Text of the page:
Vail is also doing away with its reservation system for next season. So epic crowds will be a regular occurrence.
But the fact that season passes are now so affordable that skiers and riders can not only afford one, but perhaps two or three, makes it truly an unprecedented time in the sport. The downside comes for the day-skier, the person who skis once or twice a season and walks up to the window to see a ticket price about one-quarter of what the rest of us pay for a season pass. Vail also addressed this with its Epic Day Pass, reduced from $129 to $103 next season. Day passes can also be purchased for as low as $57 a day for a seven-day pass.
The low cost may actually keep some people away, with fear of overcrowding a valid concern. Luckily, with the Ikon, Indy, New England, and individual mountain passes to be offered, there are no shortage of options.
Has Vail gone too cheap? More passes sold means more lines at the lift, less parking in the lot, and more bodies amassed on windy trails. It also means a more diverse customer base (a good thing) as well as more widespread bemoaning (my personal favorite is seeing people complain on Wildcat’s Facebook page about the lack of grooming. At Wildcat. Wildcat.)
For those who want to go back in time to the days of expensive season passes, good at only one mountain, then this news probably doesn’t come as welcome.
For those who want to spend less than they did on a season pass five years ago and be able to ski at more than 20 resorts across New England, well, what once seemed the unthinkable is now a reality.
Vail will offer credits on some unused passes
In other Vail news, the company has decided to reverse course and offer credits to those pass holders who could not use a priority reservation at a resort subject to a state quarantine.
Here’s a copy of the letter some pass holders received this week, courtesy WCVB:
Valued Pass Holder,
We recognize that this season has presented unique challenges, some of which were not anticipated when we rolled out Epic Coverage last spring. While resorts that were subject to quarantines were not covered by Epic Coverage, we have decided to offer you a personalized credit because you had a priority reservation day at a resort that was subject to state quarantine requirements and you have not used your pass this season. This credit will be 100% of the value of your 2020/21 pass product and can be applied towards the purchase of a 2021/22 pass product. Please note that if you decide to use your pass before the core season ends on April 4, 2021, you will no longer be eligible for this credit.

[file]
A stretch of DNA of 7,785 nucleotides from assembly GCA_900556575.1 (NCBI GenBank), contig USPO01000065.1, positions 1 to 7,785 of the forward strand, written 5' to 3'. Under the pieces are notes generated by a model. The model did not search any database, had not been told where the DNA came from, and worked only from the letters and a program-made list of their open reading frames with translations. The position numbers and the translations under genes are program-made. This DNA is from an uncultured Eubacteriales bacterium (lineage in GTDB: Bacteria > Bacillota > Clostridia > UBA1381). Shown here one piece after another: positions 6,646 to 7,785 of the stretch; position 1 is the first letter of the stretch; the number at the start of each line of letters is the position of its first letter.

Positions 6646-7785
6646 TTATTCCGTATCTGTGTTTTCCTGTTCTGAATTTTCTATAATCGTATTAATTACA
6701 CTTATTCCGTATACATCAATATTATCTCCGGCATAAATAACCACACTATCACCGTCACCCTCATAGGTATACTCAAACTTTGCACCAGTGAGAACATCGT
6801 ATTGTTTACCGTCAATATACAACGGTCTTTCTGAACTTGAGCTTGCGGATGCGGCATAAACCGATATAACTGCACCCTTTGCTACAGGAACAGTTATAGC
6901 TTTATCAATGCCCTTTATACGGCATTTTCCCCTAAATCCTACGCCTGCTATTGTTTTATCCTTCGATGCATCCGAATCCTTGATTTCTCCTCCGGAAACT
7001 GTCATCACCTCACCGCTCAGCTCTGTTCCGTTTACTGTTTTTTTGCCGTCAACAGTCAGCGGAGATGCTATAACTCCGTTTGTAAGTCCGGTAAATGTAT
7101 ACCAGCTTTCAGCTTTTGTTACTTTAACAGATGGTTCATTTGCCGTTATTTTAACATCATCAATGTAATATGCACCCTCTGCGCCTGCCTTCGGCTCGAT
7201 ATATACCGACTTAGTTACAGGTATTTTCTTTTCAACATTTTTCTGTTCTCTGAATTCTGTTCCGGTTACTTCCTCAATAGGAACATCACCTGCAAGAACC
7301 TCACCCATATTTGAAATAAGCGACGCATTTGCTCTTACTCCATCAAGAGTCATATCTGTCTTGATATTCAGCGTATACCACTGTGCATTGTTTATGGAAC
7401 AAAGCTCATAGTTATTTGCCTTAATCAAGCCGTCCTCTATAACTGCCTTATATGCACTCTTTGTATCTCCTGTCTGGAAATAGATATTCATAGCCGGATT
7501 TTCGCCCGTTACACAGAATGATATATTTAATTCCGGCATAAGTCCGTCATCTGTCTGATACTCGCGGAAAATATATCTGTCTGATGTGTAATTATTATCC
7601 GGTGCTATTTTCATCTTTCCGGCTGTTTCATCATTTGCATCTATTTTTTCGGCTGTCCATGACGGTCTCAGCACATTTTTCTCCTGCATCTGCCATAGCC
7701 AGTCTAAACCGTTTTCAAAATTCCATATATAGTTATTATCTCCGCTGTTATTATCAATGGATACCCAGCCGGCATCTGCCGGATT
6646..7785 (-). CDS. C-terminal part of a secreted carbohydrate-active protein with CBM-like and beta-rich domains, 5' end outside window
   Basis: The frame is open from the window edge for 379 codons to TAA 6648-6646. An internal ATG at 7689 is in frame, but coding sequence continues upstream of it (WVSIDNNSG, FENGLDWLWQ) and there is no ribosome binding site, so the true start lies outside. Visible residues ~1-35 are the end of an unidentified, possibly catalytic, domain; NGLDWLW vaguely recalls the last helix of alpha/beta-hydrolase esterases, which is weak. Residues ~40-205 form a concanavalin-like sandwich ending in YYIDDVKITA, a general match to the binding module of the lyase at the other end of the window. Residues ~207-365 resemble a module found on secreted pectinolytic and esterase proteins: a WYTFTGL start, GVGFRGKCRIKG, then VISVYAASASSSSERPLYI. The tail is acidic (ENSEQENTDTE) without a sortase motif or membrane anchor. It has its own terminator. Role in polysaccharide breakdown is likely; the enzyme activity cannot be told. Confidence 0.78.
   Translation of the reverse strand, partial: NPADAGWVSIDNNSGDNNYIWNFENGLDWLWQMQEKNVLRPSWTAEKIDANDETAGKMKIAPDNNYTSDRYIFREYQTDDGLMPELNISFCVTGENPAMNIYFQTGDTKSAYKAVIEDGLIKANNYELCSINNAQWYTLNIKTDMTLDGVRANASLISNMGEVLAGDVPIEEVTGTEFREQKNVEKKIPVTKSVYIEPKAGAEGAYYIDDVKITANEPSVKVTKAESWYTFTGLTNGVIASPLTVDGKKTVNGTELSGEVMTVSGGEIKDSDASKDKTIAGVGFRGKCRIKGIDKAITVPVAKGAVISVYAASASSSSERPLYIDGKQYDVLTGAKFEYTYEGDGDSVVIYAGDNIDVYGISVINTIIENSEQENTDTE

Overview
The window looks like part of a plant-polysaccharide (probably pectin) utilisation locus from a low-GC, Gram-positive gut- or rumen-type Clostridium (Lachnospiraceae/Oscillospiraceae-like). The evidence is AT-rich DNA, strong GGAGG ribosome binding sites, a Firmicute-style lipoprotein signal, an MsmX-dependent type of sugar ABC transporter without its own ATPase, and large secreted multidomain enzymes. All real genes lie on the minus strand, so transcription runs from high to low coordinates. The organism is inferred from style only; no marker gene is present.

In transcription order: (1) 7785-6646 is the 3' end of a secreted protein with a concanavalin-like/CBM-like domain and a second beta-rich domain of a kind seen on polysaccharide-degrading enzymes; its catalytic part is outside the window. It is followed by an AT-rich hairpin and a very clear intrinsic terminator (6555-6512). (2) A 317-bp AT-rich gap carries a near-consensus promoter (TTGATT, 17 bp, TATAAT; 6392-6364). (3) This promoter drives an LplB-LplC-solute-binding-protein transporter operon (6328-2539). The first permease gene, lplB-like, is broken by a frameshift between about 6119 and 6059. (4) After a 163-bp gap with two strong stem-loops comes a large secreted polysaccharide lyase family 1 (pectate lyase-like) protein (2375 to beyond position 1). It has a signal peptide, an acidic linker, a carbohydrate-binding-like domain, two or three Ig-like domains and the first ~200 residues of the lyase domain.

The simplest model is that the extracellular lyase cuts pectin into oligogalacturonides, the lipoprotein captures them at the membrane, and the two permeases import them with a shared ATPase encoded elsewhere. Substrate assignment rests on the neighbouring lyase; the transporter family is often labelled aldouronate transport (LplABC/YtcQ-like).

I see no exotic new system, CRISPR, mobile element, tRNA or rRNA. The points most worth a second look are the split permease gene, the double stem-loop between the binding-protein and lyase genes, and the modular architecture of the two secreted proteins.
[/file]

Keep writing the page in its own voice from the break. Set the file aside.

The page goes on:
You will receive an email within the next 6-8 weeks with your personalized credit promotional code(s). Your credit can be applied to your 2021/22 pass purchase online at Epicpass.com. Additional details will be included in future correspondence. And, to ensure you have the time you need to make your plans for next season, your credit(s) will be valid through Labor Day, September 6, 2021.
Thank you for being a Pass Holder. We look forward to seeing you on the mountain next season.
I’m curious to hear from anyone who received this letter. I’ve only used my Epic Pass once, in New Hampshire, and didn’t receive an e-mail despite having placed (and cancelled) a number of reservations in Vermont. Drop me a line: email@example.com.
In other ski news….
— The Fifth Annual Wild Corn Backcountry Shindig takes place April 3 at King Pine. Granite Backcountry Alliance will host the event by shutting down all lifts and creating a backcountry skiing environment. Tickets range from $30-
$65 and can be purchased here. The day also includes live music and BBQ.
— Petra Vlhova clinched the overall women’s World Cup title over the weekend. Burke Mountain Academy product Mikaela Shiffrin finished fourth overall, second to Katharina Liensberger in the slalom discipline. France’s Alexis Pinturault won the overall title on the men’s side.
— We have seen glorious skiing and riding in New England this week, with spring temperatures welcoming skiers and riders to the sunny slopes. On Sunday, Waterville Valley was the epicenter of my spring zone; the bliss of skiing in a long-sleeve t-shirt and a light vest, working the soft bumps up and down True Grit. It was the best day of the season. The best day of the last two seasons for that matter.
However, this week’s warmth combined with this weekend’s rain could spell limited terrain moving forward. There’s still plenty of snow, but we’re definitely counting the weeks until the season is finished.
Insert sad emoji here.
— Here’s video of Lindsey Vonn, Hugh Jackman, and a violinist skiing together in Utah. Just because.
Catch the latest episode of New England Ski Journal TV
Spring is the theme of the latest episode of New England Ski Journal TV, with visits to Sugarloaf Mountain, Killington Resort, Wachusett Mountain, and Great Glen Trails. Also, get a taste for what’s on tap at Woodstock Inn Brewery with this month’s Brew Minute. Host Steven Rouse presents an annual favorite, Woodstock’s Wassail Ale.